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Historical Options Data

Our end-of-day historical options dataset goes back to Jan 2010. Our data set includes the full historical option chain comprising both bid/offer quotes, bid/offer volumes, implied volatility (for both bid and ask quotes), close of day open interest, greeks, and last trade price.
The data covers over 5000 stock/ETF tickers as well as over 4000 delisted tickers (only tickers delisted after 2010 are included).

Data Format
Data format is csv which is compatible with Excel, data analysis packages such as TradeStation, NinjaTrader, MetaStock etc, and programming packages such as RStudio, or Python/Pandas.
Data Sets

Currently we offer the below datasets :

End-of-Day Data Bundles
Historical Options Data Bundle (5800+ tickers)

Understanding Options Data

Options data is far more dense and complex that standard equity market data due to the number of options for each underlying ticker as well as the unique features of an option.

There are multiple ways to organize option data, we focus on option chains. An option chain is the full listing of all available options for a ticker ordered by expiry date and then by the option's strike price as below

Option Chain Example

One major difference with equity data is that with options data analysts will normally favor quote data over executed trade data. As option volume is spread across numerous outstanding option contracts (as opposed to concentrated in a single ticker for equity data), the traded price data is often stale and not representative of the current market. Quote data solves this issue as quote data is always current since it can be executed against. An important caveat to using quote data is that the volume of the quote can be very low giving a misleading indication of the market price (as the quotes with higher volume in the stack can be at very different price levels).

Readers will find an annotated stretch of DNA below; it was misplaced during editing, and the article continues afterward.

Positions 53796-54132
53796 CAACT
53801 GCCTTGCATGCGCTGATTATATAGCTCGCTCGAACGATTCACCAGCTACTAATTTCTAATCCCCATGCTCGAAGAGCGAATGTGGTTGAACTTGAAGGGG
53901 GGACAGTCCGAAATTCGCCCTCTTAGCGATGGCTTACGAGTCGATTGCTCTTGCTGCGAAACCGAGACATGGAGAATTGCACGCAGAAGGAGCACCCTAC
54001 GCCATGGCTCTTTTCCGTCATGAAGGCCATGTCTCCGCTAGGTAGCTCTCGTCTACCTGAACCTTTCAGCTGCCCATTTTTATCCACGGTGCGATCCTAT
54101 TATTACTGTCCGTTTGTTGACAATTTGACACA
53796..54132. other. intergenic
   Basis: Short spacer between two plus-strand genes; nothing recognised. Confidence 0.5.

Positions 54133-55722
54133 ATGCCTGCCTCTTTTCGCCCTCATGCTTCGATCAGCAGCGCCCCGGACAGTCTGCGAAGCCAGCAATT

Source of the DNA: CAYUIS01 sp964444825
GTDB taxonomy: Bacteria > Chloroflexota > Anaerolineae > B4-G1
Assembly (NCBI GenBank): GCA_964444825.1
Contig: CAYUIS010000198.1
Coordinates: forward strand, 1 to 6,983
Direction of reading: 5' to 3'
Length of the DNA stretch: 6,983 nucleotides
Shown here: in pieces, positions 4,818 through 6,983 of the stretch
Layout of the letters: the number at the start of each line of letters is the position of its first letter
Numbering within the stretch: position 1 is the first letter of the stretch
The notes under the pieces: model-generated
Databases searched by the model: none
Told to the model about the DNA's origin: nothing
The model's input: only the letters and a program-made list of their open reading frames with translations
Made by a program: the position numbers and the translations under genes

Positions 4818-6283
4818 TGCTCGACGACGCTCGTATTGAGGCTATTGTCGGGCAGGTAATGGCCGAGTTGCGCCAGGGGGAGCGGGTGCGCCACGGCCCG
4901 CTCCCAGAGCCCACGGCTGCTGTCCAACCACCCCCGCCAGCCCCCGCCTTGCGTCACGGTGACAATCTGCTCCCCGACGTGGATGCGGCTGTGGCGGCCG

Using quotes can also help estimating the slippage cost of executing a trade as the trade prices may not represent the actual price level a trade can achive.

Although the price data can be useful, implied volatility is the typical metric used for options trading as the implied vol is comparable between different options contracts and can also be used for creating vol surfaces or skews to evaluated value across the entire option chain.
In reality it is the volatility that is the trading unit and the option's price is simply a calculated value used for settlement.

Options are often used in combination with the underlying asset to create more complex trades, as such it is very important to understand the sensitivity of the option price verus the valuation inputs. These sensitivities are typically referred to as the Greeks :

  • Delta - option price sensitivity verus underlying asset price (this is expressed in units of price and not percentage)
  • Vega - option price sensitivity to volatility (ie $ price change in option when volatility changes by one percentage point)
  • Gamma - option’s delta sensitivity to the change in the underlying asset’s price (this is the convexity of the delta)
  • Theta - option price sensitivity to time (ie an option's time decay which is always negative)
  • Rho - option price sensitivity to the input interest rate